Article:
Observation 197005: Rhizopogon Fr. & Nordholm
When: 2015-01-25
No herbarium specimen

Notes: Next to Eucalyptus tree. Pine trees about 10m away.

Proposed Names

-32% (2)
Recognized by sight
44% (2)
Recognized by sight: Rhizomorphs on outer peridium; loculate.

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Eye3 = Observer’s choice
Eyes3 = Current consensus


Add Comment
Hard like a carrot
By: Lucy (lucya)
2015-01-25 15:17:27 PST (-0800)

when I cut them in half. I’ll try freezing one if I come across more. I dried one… but I assume the smell would be different to what it would be had I frozen it. Oh, also, they seemed to have grey goo in the middle when I squeezed them. If I find another one I will make sure I take a pic of the goo as I squeeze.

Were the pine trees
By: Daniel B. Wheeler (Tuberale)
2015-01-25 07:14:16 PST (-0800)

over 10 meters tall? Pine roots extend outward for at least as far as the tree is tall. And can go near or even underneath other trees. Thus what appears to be sometimes isn’t.

Rhizopogons are a kind of catch-all genus, at least as first described by Smith. The original collections were a source of wonder and befuddlement. Some have since been allotted their own genus (Alpova); others are awaiting DNA comparisons.

Rhizopogons are loculate (chambered) while Alpova have gel-filled chambers. Freeze a mature Rhizopogon and you get a mildly fruity flavor when thawed. Freeze an Alpova diplophloeus, and upon thawing you smell something quite similar to Bailey’s Irish Creme. (I highly recommend this stage!)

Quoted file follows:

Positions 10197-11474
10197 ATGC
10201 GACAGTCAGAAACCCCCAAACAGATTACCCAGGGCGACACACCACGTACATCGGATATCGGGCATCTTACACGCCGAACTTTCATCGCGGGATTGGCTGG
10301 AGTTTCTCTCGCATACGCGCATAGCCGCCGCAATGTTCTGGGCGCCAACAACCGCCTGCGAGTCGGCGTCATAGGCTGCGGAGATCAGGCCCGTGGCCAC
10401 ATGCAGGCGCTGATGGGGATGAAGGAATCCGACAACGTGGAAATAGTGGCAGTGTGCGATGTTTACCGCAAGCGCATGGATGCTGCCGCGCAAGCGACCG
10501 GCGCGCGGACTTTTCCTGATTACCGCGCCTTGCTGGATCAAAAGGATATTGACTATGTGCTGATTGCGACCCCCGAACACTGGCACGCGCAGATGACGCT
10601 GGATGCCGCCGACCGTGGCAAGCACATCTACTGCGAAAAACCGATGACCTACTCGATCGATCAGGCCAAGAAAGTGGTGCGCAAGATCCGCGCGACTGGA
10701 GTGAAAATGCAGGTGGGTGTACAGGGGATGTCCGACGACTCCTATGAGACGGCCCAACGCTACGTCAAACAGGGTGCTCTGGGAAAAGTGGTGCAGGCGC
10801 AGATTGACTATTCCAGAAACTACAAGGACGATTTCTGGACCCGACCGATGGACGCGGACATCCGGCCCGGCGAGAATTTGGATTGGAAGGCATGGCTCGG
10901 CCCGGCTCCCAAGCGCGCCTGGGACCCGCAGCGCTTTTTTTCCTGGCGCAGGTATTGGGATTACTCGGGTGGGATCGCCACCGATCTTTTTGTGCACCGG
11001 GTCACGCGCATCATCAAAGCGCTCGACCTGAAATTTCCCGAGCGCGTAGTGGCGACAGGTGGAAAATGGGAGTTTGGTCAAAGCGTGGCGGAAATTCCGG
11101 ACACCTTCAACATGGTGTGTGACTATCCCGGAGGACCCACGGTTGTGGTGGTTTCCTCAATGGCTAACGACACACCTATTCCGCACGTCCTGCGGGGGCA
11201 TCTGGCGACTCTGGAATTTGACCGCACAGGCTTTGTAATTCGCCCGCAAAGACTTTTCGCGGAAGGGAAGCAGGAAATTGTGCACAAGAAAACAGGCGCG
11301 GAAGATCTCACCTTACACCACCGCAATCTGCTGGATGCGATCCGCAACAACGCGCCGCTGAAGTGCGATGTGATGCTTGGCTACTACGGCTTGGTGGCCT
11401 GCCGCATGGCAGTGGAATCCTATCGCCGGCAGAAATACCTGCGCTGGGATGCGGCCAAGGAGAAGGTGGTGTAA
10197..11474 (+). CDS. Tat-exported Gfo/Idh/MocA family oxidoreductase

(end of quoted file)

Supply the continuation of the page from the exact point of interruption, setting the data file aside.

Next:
Very hardl Rhizopogon? That seems odd. Most I’ve collected are fairly soft, like softened cold cream cheese or slightly harder.

In Smith’s original sense, Rhizopogons included some 300 species…

All of them seem to be black inside…
By: Lucy (lucya)
2015-01-24 18:17:41 PST (-0800)

They are also very hard (much harder then the rhizopogons I’ve come across here).

Hi Daniel!
By: Lucy (lucya)
2015-01-24 17:51:15 PST (-0800)

Yes, pine trees about ten metres away. But it was right next to the Eucalyptus tree base, less than 1cm… It looks different to the usual rhizopogons here but you are probably right. I’ll see if the younger ones are white inside.

While Eucalyptus may have been nearby,
By: Daniel B. Wheeler (Tuberale)
2015-01-24 17:40:32 PST (-0800)

I know of no Rhizopogons associated with Eucalyptus. Were there any other hardwoods are (more likely) pine trees nearby, Lucy?

Created: 2015-01-24 16:04:29 PST (-0800)
Last modified: 2015-01-24 18:12:53 PST (-0800)
Viewed: 110 times, last viewed: 2016-10-28 11:54:21 PDT (-0700)
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